SBIR Phase I:Ring Contraction Metathesis Reaction for the Generation of Novel Polyene Macrolides

Award Information
Agency: National Science Foundation
Branch: N/A
Contract: 0943648
Agency Tracking Number: 0943648
Amount: $144,579.00
Phase: Phase I
Program: SBIR
Awards Year: 2010
Solicitation Year: 2010
Solicitation Topic Code: BC
Solicitation Number: NSF 09-541
Small Business Information
200 Boston Ave, suite 4750, Medford, MA, 02155
DUNS: 786461967
HUBZone Owned: N
Woman Owned: Y
Socially and Economically Disadvantaged: N
Principal Investigator
 steven riesinger
 (781) 396-0476
Business Contact
 steven riesinger
Title: DPhil
Phone: (781) 396-0476
Research Institution
This Small Business Innovation Research (SBIR) Phase I project will develop a process for modifying macrolide natural products in general and Rapamycin in particular using a relatively new chemical transformation called the ring contraction metathesis reaction. The modified compounds will contain a novel contracted core that is inaccessible by conventional methods in a cost effective way. Rapamycin is an immunosuppressant used widely in transplantation, autoimmune and oncological diseases and drug coated stents. The major draw back of rapamycin is its extremely long half-life (63h) which leads to tolerability issues. The novel synthetic transformation outlined in this Phase I Research will allow for the synthesis of a novel new rapamycin analogs with improved pharmacological properties, such as shorter half-life. The broader impacts of this research are the following: First, development of this reaction into a general synthetic process will allow for the generation of a variety of new and novel compounds which cannot be prepared in any other way. The ring contraction process will generate novel natural product structures that could function as new chemical probes to better understand biological processes. Furthermore, novel macrolide compounds could advance national health concerns by providing new drugs with an improved therapeutic profile. Secondly, the generation of novel Rapamycin analogs will improve the health and quality of life of organ transplant patients as well as form the basis for ongoing research in oncology and auto immune diseases.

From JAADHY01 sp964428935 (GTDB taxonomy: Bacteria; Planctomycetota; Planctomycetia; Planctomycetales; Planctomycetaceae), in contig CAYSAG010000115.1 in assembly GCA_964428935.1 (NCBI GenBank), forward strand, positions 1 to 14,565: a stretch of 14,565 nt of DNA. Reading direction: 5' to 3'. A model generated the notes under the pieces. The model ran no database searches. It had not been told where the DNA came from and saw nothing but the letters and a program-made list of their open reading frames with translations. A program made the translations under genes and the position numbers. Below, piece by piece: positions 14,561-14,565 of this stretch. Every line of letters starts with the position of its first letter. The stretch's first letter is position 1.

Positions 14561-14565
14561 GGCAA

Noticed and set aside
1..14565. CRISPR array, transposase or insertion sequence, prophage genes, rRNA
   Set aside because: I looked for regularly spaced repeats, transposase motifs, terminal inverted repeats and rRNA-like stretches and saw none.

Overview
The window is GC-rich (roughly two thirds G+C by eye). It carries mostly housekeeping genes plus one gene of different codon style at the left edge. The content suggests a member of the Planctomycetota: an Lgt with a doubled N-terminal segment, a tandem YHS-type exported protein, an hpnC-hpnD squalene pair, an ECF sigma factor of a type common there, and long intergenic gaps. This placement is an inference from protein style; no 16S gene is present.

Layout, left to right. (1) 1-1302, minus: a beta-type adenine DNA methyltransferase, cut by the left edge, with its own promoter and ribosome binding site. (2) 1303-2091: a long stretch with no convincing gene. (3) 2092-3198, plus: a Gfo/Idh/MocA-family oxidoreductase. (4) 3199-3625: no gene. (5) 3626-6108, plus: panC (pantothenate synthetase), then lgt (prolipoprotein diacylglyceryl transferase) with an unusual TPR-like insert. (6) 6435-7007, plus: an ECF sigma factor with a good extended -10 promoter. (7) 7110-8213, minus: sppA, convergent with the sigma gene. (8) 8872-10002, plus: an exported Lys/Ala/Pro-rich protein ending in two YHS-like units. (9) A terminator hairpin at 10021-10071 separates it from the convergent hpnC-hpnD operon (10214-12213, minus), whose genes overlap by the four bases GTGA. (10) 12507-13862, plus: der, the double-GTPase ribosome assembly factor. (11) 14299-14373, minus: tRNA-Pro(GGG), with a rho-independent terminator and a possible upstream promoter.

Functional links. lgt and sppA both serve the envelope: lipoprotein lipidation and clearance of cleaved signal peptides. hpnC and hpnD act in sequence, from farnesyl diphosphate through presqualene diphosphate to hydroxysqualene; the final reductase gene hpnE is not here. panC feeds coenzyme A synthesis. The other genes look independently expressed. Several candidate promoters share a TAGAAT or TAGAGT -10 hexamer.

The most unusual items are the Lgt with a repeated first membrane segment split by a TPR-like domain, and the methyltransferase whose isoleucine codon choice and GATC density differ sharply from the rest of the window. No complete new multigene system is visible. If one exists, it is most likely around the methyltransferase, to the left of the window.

* information listed above is at the time of submission.

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